Following this, students will be equipped with both conceptual as well as creative service design attitudes and sensibilities that can help inform innovative design processes in businesses and organizations. It will include approaches to both customer/user data collection and creative processes to aid the construction of innovative product-service concepts. Particular attention will be given to the work on prototypes and prototyping in the effort to design innovative and valuable service touchpoints for a broader service infrastructure.


Key tools will be highly eclectic, but cover UX-oriented sketching, service design mapping, blueprinting, prototyping, scenario exploration, personas, and a variety of tools for data collection and user-centered work.

Description of the teaching methods
First and foremost, the course is intended as a practical and industry-relevant design course. Thus, students must, within the first 2 weeks establish contact with a service providing company or a company that could be relevant for a service design intervention. This can be any company that provide services in any sector; health, entertainment, insurance, public- or civil services (e.g. policing, housing, cleaning, care etc. etc.), HR, information, transport, banking, value-added goods etc.

NB: It should be noted that often a good target for service design innovations is a company that delivers more than simply "goods" in the form of products. Service design generally focuses on companies that deliver additional values to products through the orchestration of a service effort. Alternatively, services can be considered as extensions of the activities of more traditional product-oriented companies.

Student activities will mainly be centered on their own case, drawing on the academic literatures in service design and adjoining fields.
Feedback during the teaching period
The course provides 3 'design critique' session where students will present their design case and preliminary thoughts on data collection and ideas/solutions. The teacher as well as the student peers will be tasked with giving constructive feedback and critique to the presentations.

The course is run with lectures and exercises/workshops, making sure that approximately half of the activities (= 24 hrs) are 'hands on' design oriented, giving the students a supervised space for homing in on their solution. The teacher will give continous feedback on student activities and give feedback to students after in-class presentations.

Office hours and feedback online seminars are provided, and can be used by groups for feedback on their progress with their design project.
Student workload
Lectures 24 hours
Preparation for class 100 hours
Workshops 24 hours
Exam and preparation 58 hours
Total 206 hours
Expected literature

The literature can be changed before the semester starts. Students are advised to find the final literature on Canvas before they buy any material.



Polaine, A., Løvlie, L., & Reason, B. (2013: Service Design: From Insight to Implementation. Rosenfeld media, 1st ed.

Research articles 


Blomkvist & Holmlid (no date). Service Prototyping According to Service Design Practitioners, available: http:/​/​www.servdes.org/​pdf/​blomkvist-holmlid.pdf


Buchenau et al. (2000). Experience Prototyping, Proceedings of DIS ’00, Brooklyn, New York, 2000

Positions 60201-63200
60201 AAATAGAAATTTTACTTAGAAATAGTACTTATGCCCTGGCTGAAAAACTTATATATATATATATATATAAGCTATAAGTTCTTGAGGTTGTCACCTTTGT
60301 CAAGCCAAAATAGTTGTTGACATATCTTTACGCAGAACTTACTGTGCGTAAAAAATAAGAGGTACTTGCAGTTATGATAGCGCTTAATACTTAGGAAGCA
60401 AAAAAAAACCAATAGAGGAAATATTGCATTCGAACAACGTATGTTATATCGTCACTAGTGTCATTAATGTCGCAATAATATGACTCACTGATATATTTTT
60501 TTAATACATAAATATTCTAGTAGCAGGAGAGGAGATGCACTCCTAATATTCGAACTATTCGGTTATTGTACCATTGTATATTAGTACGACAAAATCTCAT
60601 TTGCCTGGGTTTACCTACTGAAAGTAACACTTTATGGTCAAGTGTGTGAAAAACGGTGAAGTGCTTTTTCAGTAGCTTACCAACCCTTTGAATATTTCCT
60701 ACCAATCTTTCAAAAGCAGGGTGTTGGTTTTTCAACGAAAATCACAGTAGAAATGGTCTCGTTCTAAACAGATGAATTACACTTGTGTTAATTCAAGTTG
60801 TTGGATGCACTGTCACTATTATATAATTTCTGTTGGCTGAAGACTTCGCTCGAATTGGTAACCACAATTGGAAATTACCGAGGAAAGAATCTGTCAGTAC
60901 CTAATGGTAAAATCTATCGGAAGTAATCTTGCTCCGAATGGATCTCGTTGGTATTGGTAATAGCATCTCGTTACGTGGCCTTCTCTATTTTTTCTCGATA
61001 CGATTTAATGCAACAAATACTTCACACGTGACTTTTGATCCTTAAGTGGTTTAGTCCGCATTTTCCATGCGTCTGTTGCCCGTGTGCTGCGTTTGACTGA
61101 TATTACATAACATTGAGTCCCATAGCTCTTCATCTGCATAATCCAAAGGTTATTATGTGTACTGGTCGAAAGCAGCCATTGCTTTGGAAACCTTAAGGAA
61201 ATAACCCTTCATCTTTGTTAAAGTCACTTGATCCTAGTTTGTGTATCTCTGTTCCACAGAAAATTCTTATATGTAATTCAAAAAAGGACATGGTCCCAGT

Clatworthy, S. (2011). Service Innovation Through Touch-points: Development of an Innovation Toolkit for the First Stages of New Service Development, In International Journal of Design Vol.5 No.2 2011


Coughlan et al. (2007) Prototypes as (Design) Tools for Behavioral and Organizational Change: A Design-Based Approach to Help Organizations Change Work Behaviors, in The Journal of Applied Behavioral Science, Vol. 43 No. 1, March 2007 1-13


Cross, N. (1982), Designerly ways of knowing, in Design Studies, vol. 3 no 4 October 1982 pp. 221-227


Goldstein et al. (2002). The service concept: the missing link in service design research? Journal of Operations Management 20 (2002) 121–134


Iacucci et al. (2000). On the Move with a Magic Thing: Role Playing in Concept Design of Mobile Services and Devices, in Proceedings of DIS ’00, Brooklyn, New York, 2000


Junginger & Sangiorgi (2009). Service Design and Organizational Change: Bridging the Gap Between Rigour and Relevance, in Proceedings of IASDR 2009, Rigor and Relevance in Design, Special Session on Rigor in Service Design Research. Seoul, South Korea


Kimbell , L (2009): Beyond Design Thinking – Design-as-Practice and designs-in- practice, Paper presented at the CRESC Conference, Manchester, September 2009.


Kimbell, L. (2010). From user-centered design to designing for service, Paper presented at Design Management Conference, London 2010


Kolko (2010). Abductive Thinking and Sensemaking: The Drivers of Design Synthesis, in Design Issues: Volume 26, Number 1 Winter 2010


Latour, B. (2005). Introduction to ’Reassembling the Social: An Introduction to Actor-Network Theory. Oxford University Press, 2005


Mager, B (2008).‘Service Design’ in Design Dictionary, Birkhäuser, Basel (2008)


Morelli (2002). Designing Product/Service Systems: A Methodological Exploration, in Design Issues, Vol. 18, No. 3, (Summer, 2002), pp. 3-17


Salvador et al. (1999). Design Ethnography, in Design Management Journal, Vol. 10, No. 4, Fall 1999.


Sangiorgi & Clark (2004). Toward a Participatory Design Approach to Service Design, in PDC-04 Proceedings of the Participatory Design Conference, Vol 2, Toronto, Canada, July 27-31, 2004


Segelström et al. (2009). Thinking and Doing Ethnography in Service Design, in In Proceedings of IASDR 2009, Rigor and Relevance in Design, Special Session on Rigor in Service Design Research. Seoul, South Korea


Strömberg et al. (2004). Interactive scenarios—building ubiquitous computing concepts in the spirit of participatory design, in Personal and Ubiquitous Computing, 2004 (8), 200-207.


Wasson (2000). Ethnography in the Field of Design, in Human Organization, Vol. 59, No. 4, 2000.



Last updated on 01-02-2022